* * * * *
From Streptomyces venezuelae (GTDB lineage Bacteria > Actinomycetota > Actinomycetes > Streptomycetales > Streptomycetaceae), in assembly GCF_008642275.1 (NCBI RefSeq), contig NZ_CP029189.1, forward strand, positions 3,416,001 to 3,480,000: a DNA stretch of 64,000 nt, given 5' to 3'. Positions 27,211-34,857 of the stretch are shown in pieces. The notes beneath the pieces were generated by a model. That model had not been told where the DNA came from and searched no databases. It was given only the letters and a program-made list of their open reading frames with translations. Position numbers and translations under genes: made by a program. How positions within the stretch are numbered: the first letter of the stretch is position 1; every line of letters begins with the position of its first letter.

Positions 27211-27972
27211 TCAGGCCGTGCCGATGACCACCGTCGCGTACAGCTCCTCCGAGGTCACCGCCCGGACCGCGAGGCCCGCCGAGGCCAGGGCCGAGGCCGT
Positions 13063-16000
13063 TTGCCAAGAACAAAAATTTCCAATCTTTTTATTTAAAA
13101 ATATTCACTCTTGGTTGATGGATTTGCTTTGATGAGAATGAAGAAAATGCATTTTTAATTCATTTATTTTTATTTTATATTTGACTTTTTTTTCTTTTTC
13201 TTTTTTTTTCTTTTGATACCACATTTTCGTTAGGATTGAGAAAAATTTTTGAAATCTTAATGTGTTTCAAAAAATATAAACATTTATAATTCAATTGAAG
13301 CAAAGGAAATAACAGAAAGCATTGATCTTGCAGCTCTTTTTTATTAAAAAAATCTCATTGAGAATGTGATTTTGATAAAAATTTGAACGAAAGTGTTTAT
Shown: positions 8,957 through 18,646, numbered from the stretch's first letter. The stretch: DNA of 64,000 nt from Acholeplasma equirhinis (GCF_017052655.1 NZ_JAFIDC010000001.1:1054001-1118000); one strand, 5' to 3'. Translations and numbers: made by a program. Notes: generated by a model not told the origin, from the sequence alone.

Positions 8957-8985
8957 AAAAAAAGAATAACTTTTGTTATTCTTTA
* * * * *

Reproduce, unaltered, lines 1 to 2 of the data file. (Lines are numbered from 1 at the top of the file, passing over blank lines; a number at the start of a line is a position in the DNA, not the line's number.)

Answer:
From Streptomyces venezuelae (GTDB lineage Bacteria > Actinomycetota > Actinomycetes > Streptomycetales > Streptomycetaceae), in assembly GCF_008642275.1 (NCBI RefSeq), contig NZ_CP029189.1, forward strand, positions 3,416,001 to 3,480,000: a DNA stretch of 64,000 nt, given 5' to 3'. Positions 27,211-34,857 of the stretch are shown in pieces. The notes beneath the pieces were generated by a model. That model had not been told where the DNA came from and searched no databases. It was given only the letters and a program-made list of their open reading frames with translations. Position numbers and translations under genes: made by a program. How positions within the stretch are numbered: the first letter of the stretch is position 1; every line of letters begins with the position of its first letter.

Positions 27211-27972